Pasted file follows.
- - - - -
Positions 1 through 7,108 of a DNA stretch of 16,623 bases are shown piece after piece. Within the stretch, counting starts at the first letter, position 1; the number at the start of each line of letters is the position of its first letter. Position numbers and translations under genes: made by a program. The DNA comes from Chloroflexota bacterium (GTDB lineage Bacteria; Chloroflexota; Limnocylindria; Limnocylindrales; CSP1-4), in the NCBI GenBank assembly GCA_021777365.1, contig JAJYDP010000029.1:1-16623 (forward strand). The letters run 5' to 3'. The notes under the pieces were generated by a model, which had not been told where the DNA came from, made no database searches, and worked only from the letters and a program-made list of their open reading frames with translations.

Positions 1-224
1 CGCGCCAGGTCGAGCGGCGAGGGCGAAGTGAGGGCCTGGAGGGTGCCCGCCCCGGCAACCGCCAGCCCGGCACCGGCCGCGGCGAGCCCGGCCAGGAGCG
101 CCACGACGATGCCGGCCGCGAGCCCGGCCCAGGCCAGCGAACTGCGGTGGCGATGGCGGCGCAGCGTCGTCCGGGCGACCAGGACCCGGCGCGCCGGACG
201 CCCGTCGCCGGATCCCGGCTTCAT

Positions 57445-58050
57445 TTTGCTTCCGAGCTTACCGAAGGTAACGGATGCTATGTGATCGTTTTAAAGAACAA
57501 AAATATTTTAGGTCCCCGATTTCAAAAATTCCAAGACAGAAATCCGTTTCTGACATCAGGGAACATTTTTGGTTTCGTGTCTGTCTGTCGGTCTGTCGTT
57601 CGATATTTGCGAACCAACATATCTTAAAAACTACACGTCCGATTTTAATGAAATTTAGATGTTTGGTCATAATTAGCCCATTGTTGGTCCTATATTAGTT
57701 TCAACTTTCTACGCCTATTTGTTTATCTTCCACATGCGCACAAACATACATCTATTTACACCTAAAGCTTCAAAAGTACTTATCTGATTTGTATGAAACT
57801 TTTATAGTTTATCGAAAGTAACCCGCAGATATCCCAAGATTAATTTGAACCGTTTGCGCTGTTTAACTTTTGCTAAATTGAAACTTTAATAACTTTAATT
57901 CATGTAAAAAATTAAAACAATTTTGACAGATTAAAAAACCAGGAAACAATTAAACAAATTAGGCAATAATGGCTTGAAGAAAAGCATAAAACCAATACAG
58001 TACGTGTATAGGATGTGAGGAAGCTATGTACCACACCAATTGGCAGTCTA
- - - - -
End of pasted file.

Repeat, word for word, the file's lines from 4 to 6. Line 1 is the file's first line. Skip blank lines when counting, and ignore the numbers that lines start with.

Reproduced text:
101 CCACGACGATGCCGGCCGCGAGCCCGGCCCAGGCCAGCGAACTGCGGTGGCGATGGCGGCGCAGCGTCGTCCGGGCGACCAGGACCCGGCGCGCCGGACG
201 CCCGTCGCCGGATCCCGGCTTCAT

Positions 57445-58050